After 27 years, Aspen time capsule location remains unknown
Ryan Summerlin June 28, 2010
ASPEN – The grounds of the Aspen Institute and Aspen Music Festival have welcomed the world’s leading thinkers, innovators and problem solvers, but one campus mystery has some great minds stumped.
On a cool June day under cloudy skies 27 years ago, a host of locals gathered for the ceremonial burial of the Aspen Time Tube in conjunction with the International Design Conference.
As reported in The Aspen Times on June 23, 1983, the capsule was stuffed with a mix of relics from the time – an eight-track recording of The Moody Blues, a Sears Roebuck catalog, a June 1983 copy of Vogue Magazine and a Rubik’s Cube, among other things.
The late Nick DeWolf, the eccentric genius behind the dancing fountain in the Mill Street mall, also left its secret plans in the capsule. Architect Harry Teague’s contribution wasn’t as extravagant: a six-pack of beer for the “hot and sweaty” diggers who would uncover the capsule.
But that moment has yet to arrive. In fact, the capsule was supposed to be ceremoniously unearthed in June 2000. The event was to be attended by the mayor of Aspen, who would deliver a proclamation as well.
Tick tock, tick tock. Ten years later, time keeps passing for the capsule, and for a fairly simple reason: No one knows precisely where it’s buried.
“I know in the general area where it is,” Teague recently said. “But if we want to find it we need to know exactly where it is.”
Permission was needed from the Institute when the capsule was buried, because the Institute owned the Music Festival grounds at the time. Now the Music Festival owns it.
“The grounds now belong to the Music Festival and they don’t want us digging around all over there,” Teague noted. “We need to know right where it is.”
Much has changed at the area that’s home to the Institute, Music Festival, Aspen Meadows and the Aspen Center for Physics.
In 1983 Harris Concert Hall, designed by Teague, was erected. The Benedict Music Tent, also a Teague creation, was built in 2000.
Because of those changes, some markers for the time capsule might have been removed or relocated, making it even more difficult to pinpoint the location.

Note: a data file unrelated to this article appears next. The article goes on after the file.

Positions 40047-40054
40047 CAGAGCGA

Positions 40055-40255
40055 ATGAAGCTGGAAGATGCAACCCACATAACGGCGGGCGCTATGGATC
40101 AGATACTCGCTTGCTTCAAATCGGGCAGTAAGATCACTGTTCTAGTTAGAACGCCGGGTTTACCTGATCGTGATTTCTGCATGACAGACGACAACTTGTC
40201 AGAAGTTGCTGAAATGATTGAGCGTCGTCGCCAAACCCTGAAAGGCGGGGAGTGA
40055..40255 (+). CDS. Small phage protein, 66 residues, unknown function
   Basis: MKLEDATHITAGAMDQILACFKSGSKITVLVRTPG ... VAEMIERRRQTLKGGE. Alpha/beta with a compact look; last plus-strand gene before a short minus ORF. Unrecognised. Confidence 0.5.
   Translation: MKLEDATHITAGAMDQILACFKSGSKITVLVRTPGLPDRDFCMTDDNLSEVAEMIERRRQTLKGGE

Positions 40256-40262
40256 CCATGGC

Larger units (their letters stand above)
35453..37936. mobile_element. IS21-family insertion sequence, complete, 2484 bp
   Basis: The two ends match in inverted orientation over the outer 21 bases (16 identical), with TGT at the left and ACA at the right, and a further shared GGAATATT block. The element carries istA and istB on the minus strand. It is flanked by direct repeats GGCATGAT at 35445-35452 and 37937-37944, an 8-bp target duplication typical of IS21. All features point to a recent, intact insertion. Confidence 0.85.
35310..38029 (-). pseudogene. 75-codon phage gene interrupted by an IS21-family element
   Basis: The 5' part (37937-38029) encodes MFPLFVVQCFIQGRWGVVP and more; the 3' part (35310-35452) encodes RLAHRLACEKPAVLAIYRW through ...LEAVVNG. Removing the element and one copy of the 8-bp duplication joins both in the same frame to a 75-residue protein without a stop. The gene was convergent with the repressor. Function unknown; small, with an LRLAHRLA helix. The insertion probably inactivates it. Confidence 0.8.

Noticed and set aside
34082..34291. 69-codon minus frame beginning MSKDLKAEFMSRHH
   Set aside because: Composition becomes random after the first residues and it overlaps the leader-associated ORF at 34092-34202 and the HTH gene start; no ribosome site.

“When we built the new music tent we moved the refreshment stand a little bit,” Teague said. “We took it down to build the tent, and we put it back up, and that was one of the reference points.”
And, noted longtime Aspen resident King Woodward, who was director of the Design Conference at general manager of the Aspen Institute in 1983, more aspen trees have sprung up, further muddying the issue.
Both Teague and Woodward said the capsule is somewhere in the vicinity of the Music Tent, but without a map, it’s just guesswork at this point.
The Design Conference, which has all but faded away over the last few years, is believed to have given the map to the Getty Center in Los Angeles. If there are duplicate maps, they have yet to be found.
Map or no map, new buildings or not, Woodward, Teague and former Aspen Times editor Mary Esbaugh Hayes, who covered the burial, said finding the capsule might not be that difficult, since part of it was made of metal or contained metal contents.
“I think they could use a metal detector and find it,” Hayes said.
If and when the capsule sees daylight, the treasure diggers will have plenty to chew on – literally – including a muffin that was left from the old refreshment stand. And if it doesn’t go down smoothly, they can always wash it down with some 1983 Coca Cola, or some of the time-tested suds, courtesy of Teague.
“If anyone wants to drink 27-year-old beer, I don’t know,” Teague said. “But the beer could probably be sold on eBay for hundreds of dollars. It’s in perfectly preserved steel cans.”